Yes, you dont have to have sympathy when sentencing said people for breaking the law, but once one has “done their time, or paid their price” why continue to harass and demean them? Why do they their best to make it extremely hard for someone to live a normal life with their family? Why continue to harass them decades after the alleged crime, not to mention decades AFTER they have been released and have done nothing to further suspect them of a crime? Its hard to think of other crimes (including murder) in most states that cause one to come under so much scrutiny and banishment. Why is it others (including murderers) can get out in most states and be given a real chance to start a new LAW ABIDING life, but anyone (other than very attractive females) are harassed until the day they die?

    • Facts should matter

      Because it’s profitable (both financially and politically) to subjugate humans with a punitive imposition the public deems “fair and reasonable.” Go to any lawyer or lawmaker, tell them your story and they will ALWAYS side with victims, then say these laws are “the will of the people.. it’s what they want.”

      We’re not making enough noise because we’re not angry enough yet. We’ve become too complacent with falling in line and playing nice. It’s time to leave our comfort zones because many of us are not going to be alive to benefit from the long game of “baby steps” and incrementalism.

  5. USA

    Geez. The point is that Utah is at least recognizing there are many registrants on the registry who don’t belong there!!!! Great move. People need to realize that States like Ca are bankrupt and why use your resources to monitor low level offenders and individuals who pose little or no risk whatsoever to the general public. As I’ve already noted, we have the most liberal Governor who might have ever existed. It’s now time to propose and continue proposing existing laws.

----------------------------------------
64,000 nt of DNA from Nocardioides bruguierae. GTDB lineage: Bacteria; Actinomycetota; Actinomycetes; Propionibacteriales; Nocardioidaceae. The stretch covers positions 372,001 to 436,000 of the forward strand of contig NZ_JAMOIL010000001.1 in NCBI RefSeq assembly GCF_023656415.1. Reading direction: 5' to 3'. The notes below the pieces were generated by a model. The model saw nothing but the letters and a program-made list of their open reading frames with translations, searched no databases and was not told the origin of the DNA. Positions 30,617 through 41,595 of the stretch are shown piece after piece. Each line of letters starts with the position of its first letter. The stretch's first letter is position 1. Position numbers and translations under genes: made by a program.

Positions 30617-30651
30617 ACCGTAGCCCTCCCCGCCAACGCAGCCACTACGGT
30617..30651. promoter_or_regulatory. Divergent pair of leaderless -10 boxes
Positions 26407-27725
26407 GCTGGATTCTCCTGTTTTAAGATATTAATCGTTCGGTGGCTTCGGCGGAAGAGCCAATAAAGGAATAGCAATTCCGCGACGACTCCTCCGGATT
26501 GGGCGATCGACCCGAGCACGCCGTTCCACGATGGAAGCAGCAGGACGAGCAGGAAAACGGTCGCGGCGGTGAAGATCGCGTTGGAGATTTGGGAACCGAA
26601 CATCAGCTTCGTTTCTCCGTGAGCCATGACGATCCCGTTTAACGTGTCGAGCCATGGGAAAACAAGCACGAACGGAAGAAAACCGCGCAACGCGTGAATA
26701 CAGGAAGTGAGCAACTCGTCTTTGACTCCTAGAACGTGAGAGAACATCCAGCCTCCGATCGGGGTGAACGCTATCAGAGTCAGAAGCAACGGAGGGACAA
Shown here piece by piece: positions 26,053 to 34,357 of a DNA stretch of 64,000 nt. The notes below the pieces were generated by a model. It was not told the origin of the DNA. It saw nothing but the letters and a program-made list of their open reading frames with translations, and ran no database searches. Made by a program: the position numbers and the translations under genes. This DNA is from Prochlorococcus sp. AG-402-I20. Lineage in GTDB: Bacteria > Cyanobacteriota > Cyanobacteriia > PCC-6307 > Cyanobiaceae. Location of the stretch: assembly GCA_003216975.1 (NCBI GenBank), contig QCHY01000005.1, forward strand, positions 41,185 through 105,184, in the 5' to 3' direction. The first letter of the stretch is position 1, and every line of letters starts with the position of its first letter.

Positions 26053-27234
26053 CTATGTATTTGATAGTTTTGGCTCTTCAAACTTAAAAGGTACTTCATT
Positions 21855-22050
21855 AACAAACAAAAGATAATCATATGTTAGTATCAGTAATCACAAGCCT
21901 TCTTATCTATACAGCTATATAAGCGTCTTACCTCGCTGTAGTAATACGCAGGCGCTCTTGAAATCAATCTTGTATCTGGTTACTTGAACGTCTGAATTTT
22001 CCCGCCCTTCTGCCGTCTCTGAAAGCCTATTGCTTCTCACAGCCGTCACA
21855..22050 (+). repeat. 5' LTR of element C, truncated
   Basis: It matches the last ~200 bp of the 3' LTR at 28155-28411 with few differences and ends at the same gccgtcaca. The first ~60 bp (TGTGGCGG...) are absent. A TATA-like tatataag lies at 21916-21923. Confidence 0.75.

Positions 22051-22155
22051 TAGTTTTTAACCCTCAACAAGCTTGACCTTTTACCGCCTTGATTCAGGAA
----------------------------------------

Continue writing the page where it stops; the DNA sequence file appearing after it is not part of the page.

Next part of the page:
6. David

    “The sex offender registry serves multiple purposes,“ said Will Carlson, deputy Salt Lake County DA, noting a public safety component, and awareness of offenders living in individual neighborhoods.
    Along with the two-are-the-same purpose the Ass. DA notes, he failed to mention the more notable purposes of Registries:
    ⚠️ public shaming
    ⚠️ ostracizing community members
    ⚠️ ongoing public humiliation
    ⚠️ emotional damage
    ⚠️ anxiety
    ⚠️ fear of vigilantly attacks …..
    🤔 You get the point. And that doesn’t begin to list all the add-ons punishments: residency restrictions, employment restrictions, travel restrictions (IML), etc.

  7. Seeking answers

    I contacted Sen Weiler via email and told him I support him. I agree with those saying that at least he is not only realizing it’s ridiculous but actually trying to do something about it. I think he deserves support for saying it in a public forum too.